By Adeline Lopez
Modified sea urchins open the door to exploring developmental toxicity
NIEHS-funded scientists established a new approach to study susceptibility to contaminants during early development using modified sea urchins, which are commonly used to study the mechanisms of early development. However, more advanced studies using genetically altered urchins have not previously been possible due to their slow growth — also referred to as a long generation time.
The researchers used a species known as a painted urchin, which has a shorter generation time than any currently used species. With the help of CRISPR/Cas9 gene editing tools, they generated a mutant line with a large genomic deletion that could be readily identified by routine polymerase chain reaction without sacrificing the animal. Specifically, they targeted and inactivated a gene called ABCB1, which, until now, has only been successfully deleted in mice. The ABCB1 gene encodes a transporter called ABCB1, or P-glycoprotein. Transporters are responsible for moving drugs and other chemicals across cellular membranes. In this case, ABCB1 plays a crucial role in embryos’ susceptibility to environmental contaminants.
Next, the scientists selected animals with the desired mutation in both normal and reproductive cells and bred them for two generations to achieve offspring that were homozygous, meaning each carried two identical copies of the mutated gene. Using a test called the CAM efflux assay, they confirmed the animals lacked ABCB1 function compared with normal urchins.
According to the authors, their modified sea urchin model can be reproduced in most labs using standard culturing and gene editing methods, representing a major step toward more sophisticated genetic manipulation to explore the underlying mechanisms involved in developmental toxicity.
Citation: Vyas H, Schrankel CS, Espinoza JA, Mitchell KL, Nesbit KT, Jackson E, Chang N, Lee Y, Warner J, Reitzel A, Lyons DC, Hamdoun A. 2022. Generation of a homozygous mutant drug transporter (ABCB1) knockout line in the sea urchin Lytechinus pictus. Development 149(11):dev200644.
Silicone wristbands highlight chemical exposures following Hurricane Harvey
An NIEHS-funded study was the first to reveal higher personal chemical exposures immediately following Hurricane Harvey compared with an estimated baseline. Hurricane Harvey caused flood-related damage to chemical plants and oil refineries, and flooded hazardous waste sites, including 13 Superfund sites. The study used silicone wristband personal sampling devices developed previously with NIEHS funding.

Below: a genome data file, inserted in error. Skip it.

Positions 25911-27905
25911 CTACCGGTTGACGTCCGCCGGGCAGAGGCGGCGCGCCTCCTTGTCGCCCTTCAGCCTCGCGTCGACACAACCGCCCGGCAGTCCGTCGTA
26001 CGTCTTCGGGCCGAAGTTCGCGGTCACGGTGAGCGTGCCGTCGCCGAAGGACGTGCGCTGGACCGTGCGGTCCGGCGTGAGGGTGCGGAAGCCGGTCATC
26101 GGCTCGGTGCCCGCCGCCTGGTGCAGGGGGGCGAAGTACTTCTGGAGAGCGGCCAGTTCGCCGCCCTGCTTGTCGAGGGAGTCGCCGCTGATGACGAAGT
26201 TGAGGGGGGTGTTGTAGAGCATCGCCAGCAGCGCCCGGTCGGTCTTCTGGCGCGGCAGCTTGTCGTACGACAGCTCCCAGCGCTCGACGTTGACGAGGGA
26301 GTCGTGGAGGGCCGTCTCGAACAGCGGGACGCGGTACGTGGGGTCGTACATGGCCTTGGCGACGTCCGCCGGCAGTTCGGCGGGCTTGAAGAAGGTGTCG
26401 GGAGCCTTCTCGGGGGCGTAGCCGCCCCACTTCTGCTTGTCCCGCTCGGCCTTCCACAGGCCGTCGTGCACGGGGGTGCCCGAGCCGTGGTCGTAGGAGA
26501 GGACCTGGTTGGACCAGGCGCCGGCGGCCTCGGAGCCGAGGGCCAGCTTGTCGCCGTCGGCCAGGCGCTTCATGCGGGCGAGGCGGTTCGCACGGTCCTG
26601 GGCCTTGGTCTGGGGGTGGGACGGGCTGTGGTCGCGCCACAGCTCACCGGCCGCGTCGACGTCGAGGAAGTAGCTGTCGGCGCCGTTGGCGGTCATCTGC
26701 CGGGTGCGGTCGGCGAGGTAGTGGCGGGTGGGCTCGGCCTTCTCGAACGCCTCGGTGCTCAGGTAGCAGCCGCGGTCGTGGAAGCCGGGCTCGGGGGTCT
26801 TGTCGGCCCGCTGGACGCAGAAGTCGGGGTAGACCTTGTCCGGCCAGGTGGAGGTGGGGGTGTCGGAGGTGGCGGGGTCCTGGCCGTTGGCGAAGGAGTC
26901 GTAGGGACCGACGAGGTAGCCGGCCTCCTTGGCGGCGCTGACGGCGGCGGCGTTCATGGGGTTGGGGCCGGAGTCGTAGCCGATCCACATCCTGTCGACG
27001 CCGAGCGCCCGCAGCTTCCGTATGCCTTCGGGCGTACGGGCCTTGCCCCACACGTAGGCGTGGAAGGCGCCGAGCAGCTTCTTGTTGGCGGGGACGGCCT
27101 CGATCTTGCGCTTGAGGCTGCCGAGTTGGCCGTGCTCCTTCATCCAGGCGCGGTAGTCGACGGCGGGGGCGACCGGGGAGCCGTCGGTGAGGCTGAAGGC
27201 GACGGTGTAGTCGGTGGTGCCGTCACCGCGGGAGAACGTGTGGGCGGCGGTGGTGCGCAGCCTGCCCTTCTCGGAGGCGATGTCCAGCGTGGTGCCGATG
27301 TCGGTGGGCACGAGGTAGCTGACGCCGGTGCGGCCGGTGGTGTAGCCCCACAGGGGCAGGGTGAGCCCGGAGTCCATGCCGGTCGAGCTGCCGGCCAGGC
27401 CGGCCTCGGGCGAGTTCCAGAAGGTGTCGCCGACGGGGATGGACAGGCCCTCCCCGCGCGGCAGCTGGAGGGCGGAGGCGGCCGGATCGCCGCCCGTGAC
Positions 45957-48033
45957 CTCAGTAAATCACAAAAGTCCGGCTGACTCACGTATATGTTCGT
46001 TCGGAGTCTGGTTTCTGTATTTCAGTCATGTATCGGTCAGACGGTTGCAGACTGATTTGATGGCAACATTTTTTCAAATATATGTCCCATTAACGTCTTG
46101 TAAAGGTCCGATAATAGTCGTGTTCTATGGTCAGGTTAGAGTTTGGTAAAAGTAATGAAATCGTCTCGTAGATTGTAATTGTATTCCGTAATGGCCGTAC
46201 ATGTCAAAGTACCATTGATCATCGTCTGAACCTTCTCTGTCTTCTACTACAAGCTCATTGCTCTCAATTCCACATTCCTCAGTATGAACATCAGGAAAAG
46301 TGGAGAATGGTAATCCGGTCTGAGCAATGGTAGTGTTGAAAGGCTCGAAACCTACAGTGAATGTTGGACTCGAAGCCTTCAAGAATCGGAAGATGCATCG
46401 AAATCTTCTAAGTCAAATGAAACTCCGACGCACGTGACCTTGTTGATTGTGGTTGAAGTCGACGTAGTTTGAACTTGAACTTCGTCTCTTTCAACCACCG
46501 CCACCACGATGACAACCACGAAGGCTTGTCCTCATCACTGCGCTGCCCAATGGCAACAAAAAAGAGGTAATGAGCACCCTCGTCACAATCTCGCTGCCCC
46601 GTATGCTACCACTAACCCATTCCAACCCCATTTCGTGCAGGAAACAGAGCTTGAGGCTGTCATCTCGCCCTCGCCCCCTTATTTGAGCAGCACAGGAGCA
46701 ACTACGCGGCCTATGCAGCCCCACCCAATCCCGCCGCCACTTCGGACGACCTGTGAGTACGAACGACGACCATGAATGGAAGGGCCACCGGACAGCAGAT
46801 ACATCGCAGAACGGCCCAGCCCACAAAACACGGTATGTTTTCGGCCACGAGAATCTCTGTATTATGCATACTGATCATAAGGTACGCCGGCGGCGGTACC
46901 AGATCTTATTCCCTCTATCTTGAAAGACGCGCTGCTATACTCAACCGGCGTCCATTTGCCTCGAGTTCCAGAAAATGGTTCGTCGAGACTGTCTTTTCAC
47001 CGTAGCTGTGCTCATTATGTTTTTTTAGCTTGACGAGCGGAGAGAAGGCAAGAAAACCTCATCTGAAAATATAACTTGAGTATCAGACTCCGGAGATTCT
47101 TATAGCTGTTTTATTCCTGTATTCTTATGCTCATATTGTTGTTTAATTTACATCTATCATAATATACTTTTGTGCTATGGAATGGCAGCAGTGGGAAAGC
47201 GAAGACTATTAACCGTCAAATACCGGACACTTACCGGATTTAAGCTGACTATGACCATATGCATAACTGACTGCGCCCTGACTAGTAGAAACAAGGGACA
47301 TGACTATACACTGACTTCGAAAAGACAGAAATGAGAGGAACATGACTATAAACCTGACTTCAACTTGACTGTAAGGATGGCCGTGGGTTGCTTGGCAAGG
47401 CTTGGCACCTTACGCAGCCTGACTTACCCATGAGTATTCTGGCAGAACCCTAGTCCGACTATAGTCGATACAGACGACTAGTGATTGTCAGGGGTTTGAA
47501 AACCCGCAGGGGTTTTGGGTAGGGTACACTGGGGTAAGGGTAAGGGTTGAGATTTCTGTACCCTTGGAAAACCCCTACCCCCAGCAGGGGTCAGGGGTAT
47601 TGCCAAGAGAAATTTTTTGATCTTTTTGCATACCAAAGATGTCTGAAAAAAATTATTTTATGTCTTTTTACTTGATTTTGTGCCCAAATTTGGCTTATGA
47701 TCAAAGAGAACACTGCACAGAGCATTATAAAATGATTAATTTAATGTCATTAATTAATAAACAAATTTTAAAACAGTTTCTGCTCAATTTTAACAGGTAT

To better understand individual exposures to organic pollutants, silicone wristbands were given to nearly 100 participants within 45 days of the hurricane and again one year later in the Houston metropolitan area. Because personal exposure data before the hurricane were not available, data collected a year later were used to estimate baseline for comparison. Using gas chromatography-mass spectroscopy, each wristband was screened for 1,500 volatile organic chemicals (VOCs) and 63 polycyclic aromatic hydrocarbons (PAHs).
Chemical exposure levels found on the wristbands were generally higher immediately following Hurricane Harvey compared with the one-year follow-up. In total, 188 VOCs were detected, 29 of which were detected in at least 30% of the study population. Of those 29 chemicals, 23 were found in significantly higher concentrations post-Hurricane Harvey compared with a year later. Similarly, 51 PAHs were detected, 31 of which were detected in at least 30% of the study population. Of those, 12 were found at statistically higher concentrations immediately following the hurricane compared with the follow-up.
According to the team, this study successfully demonstrated the use of a post-disaster timepoint to act as an estimated baseline and documented increased personal chemical exposures after Hurricane Harvey among Houston residents.
Citation: Samon SM, Rohlman D, Tidwell LG, Hoffman PD, Oluyomi AO, Anderson KA. 2022. Associating increased chemical exposure to Hurricane Harvey in a longitudinal panel using silicone wristbands. Int J Environ Res Public Health 19(11):6670.